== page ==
The program itself is not historical in spirit, although the Faculty of Arts traditionally has a very strong historical and linguistic basis. This is how Zhanna Nemtsova explains the purpose of the program:
«When you want to do the right thing, you look back at how not to do the wrong thing. Our program is for the future, not for the past. I don’t want to deal with the past. The past just needs to be known. I want to deal with the future.»
Russian-speaking faculty members are invited to teach the seven mandatory courses of the Master’s program:
- Ivan Fomin (formerly assistant professor at the Higher School of Economics), «Methodology of scientific research»;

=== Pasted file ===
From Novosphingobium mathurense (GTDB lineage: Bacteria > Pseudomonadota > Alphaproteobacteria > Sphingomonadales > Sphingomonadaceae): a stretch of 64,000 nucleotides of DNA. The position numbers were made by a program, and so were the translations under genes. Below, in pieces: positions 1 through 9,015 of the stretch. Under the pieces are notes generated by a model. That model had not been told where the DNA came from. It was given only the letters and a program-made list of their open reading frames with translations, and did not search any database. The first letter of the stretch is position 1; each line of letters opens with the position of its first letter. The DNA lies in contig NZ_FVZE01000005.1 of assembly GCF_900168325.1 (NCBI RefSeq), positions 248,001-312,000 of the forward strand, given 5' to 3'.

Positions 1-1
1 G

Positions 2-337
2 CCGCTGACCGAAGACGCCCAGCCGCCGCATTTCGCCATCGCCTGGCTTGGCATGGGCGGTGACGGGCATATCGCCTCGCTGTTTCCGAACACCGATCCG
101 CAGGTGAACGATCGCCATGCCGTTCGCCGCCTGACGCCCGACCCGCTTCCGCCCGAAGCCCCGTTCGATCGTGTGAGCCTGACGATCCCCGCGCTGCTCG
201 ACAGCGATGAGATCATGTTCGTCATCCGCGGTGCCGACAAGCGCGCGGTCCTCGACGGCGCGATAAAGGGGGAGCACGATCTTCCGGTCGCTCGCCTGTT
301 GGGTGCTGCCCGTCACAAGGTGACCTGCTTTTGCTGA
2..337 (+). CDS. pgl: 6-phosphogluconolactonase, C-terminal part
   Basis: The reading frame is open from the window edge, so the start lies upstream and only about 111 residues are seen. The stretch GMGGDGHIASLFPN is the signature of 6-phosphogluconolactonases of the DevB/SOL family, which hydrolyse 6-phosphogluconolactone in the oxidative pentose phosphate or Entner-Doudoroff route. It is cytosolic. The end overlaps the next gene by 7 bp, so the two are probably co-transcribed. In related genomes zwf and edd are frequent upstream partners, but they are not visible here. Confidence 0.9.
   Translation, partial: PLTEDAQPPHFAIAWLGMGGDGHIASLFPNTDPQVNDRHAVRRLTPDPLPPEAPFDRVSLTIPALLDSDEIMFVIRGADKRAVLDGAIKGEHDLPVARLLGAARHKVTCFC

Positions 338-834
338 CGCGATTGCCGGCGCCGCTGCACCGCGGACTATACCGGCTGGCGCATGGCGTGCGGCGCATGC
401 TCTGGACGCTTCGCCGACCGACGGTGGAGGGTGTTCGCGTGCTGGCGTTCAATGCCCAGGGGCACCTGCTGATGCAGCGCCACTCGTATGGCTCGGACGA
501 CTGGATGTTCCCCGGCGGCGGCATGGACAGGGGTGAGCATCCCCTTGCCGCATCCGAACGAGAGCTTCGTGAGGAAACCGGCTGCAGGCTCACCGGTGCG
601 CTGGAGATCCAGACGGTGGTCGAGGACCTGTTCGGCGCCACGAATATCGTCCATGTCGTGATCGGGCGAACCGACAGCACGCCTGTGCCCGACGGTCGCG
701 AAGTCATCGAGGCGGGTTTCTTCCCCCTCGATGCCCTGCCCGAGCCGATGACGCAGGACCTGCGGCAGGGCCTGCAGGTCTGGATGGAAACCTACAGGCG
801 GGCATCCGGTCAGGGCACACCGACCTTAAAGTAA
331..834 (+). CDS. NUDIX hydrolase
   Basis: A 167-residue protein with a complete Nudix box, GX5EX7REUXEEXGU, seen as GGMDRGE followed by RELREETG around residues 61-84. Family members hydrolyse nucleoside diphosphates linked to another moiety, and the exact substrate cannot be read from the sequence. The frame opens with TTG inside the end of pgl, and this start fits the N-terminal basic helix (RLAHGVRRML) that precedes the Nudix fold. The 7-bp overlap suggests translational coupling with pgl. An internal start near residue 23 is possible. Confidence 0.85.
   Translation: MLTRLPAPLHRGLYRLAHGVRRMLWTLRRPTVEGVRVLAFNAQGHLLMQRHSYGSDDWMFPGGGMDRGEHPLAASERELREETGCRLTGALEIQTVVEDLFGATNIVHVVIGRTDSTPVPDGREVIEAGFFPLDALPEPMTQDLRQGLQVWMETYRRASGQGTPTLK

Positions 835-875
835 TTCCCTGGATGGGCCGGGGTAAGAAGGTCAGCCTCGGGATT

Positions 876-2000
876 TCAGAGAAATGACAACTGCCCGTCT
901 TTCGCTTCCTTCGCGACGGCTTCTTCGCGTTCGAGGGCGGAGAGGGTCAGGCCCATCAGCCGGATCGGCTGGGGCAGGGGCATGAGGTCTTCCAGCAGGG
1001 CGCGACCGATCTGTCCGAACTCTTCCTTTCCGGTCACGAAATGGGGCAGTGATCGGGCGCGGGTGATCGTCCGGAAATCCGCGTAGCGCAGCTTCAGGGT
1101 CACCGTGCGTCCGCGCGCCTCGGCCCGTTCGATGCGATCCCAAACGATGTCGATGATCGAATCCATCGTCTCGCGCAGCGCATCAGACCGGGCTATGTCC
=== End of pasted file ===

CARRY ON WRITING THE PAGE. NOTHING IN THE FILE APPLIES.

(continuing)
- Andrei Richter (formerly professor of Faculty of Journalism at Moscow State University; OSCE, and professor at Comenius University in Bratislava), «Media Formation and Journalism in Post-Soviet Russia»;
- Dmitry Dubrovsky (Faculty of Social Sciences, CU), «The Political System of Russia after 1991»;
- Timothy M. Frye (Columbia University), «Political transition in Post-Soviet Russia and beyond»;
- Sergey Medvedev (formerly Professor at the Higher School of Economics; Open University), «Values of the Foreign Policy Orientation of Russian Society after 1991»;
- Karel Svoboda, (Faculty of Social Sciences, CU), «Economic transformation in the Post-Soviet area»;
- Stanislav Tumis (Professor at the Institute for East European Studies, Faculty of Arts, CU), «Soviet and Russian Models of Foreign Policy in the 20th and 21st Centuries».